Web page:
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Gustavus Walter Wild (Hottingen, Zurich 1872 - Selborne, Hampshire 1953) and the first ever president of FC Barcelona

It was late 1898 when a group of mainly Swiss and German expatriates started gathering to play football on a plot of land in the San Gervasi district of Barcelona. They had nothing more than jackets for goalposts, but two of those players had plans for bigger things.

One of them was Hans Gamper and needs no introduction. Every Barça fan knows how the flashy 21 year-old striker, describing himself as the ‘champion footballer of Switzerland’, put together a team and called it FC Barcelona. He was its first ever captain, and scored 31 goals in its first six official matches. He’d later be president of the club on five separate occasions. Even today, the Ciutat Esportiva Joan Gamper and the preseason Gamper Trophy honour his memory.

Wild rover

But he was not alone in his endeavour. But his colleague and close friend, the founding president of FC Barcelona in November 1899, is barely remembered today. Until recently, it was even wrongly believed that Walter Wild was an Englishman, despite contemporary newspapers clearly stating that he, like Gamper, was Swiss.

Like all the original members of FC Barcelona, Wild was also a player – a more than competent defender. But it was Gamper who led matters on the pitch, while Wild took charge of administrative matters, chairing the first club meetings from his own home in C/Nou de Sant Francesc.

But while Gamper remained attached to the club for a quarter of a century, Wild found it hard to devote as much time to the football club as it needed. He was often abroad on business, and in April 1901, after 513 days as president, he left the city for good.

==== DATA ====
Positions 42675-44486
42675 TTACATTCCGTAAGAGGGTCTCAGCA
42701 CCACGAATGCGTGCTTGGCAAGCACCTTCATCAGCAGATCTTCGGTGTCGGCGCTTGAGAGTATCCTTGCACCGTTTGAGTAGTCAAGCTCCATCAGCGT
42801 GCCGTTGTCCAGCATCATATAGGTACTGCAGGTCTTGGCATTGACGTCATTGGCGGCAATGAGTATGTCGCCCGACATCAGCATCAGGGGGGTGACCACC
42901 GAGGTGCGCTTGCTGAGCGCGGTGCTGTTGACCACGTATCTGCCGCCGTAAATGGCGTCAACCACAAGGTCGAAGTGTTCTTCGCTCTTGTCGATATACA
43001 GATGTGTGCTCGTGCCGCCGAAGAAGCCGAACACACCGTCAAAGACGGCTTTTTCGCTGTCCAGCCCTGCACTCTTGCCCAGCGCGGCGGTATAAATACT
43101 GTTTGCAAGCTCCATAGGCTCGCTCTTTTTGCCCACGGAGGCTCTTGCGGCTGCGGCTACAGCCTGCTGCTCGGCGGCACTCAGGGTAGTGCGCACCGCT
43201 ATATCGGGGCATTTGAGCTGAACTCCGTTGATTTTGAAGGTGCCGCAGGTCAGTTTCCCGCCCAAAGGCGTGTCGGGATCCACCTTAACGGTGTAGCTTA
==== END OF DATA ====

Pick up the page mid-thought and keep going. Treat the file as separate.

Next to nothing was known about his background, or what became of him after. But new research published in Mike RobertsFoot-ball in Barcelona: The first ten years 1892 to 1902 can shed new light on the mystery.

From Bolivia to Scotland

Gustavo Walter Wild was born in 1872 in the Hottingen district of Zurich, the same city where Gamper once lived. The son of silk merchant (whose body was found dead on the River Limmat in 1888), he arrived in Barcelona in 1898, where he was described as an engineer and a tradesman, as well as being a reputable gym instructor.

After leaving Barcelona, he’d spend the next six years in Bolivia before returning to Europe, following his older sister Catherine to DundeeScotland, where he worked in the jute industry.

Wild successfully applied for British citizenship in 1928 and in 1935, by which time he was 64, he finally married to a local lady called Ethel Muriel Barrow.

His love for sport never went away, but more on water than on land. His swimming feats often made the local papers, and even in his sixties he was amazing crowds with his spectacular diving skills as well as dedicating much of his time to volunteering at the YMCA teaching local children to swim.

 

Return to Barcelona

Legend has it that Walter Wild had no idea that FC Barcelona still existed, let alone was now playing in front of 60,000 fans at Les Corts stadium – and was therefore staggered when he and his wife were invited to the club’s golden anniversary in 1949.

That’s not quite true, for he clearly kept some kind of contact with the club. But this was the only time that the founding president ever came back to Catalonia. “I came to take the applause that Hans Gamper’s work deserves” he said, the co-founder of Barça having committed suicide 19 years earlier. “But the people who continued it deserve applause too. It is the greatest pleasure of my sporting life to come here and see how far what was just a hobby for me has grown.”

By this time, Wild had moved to Selborne, Hampshire in the south of England, and it was there that he died four years later, from a heart condition, on 16 December 1953.

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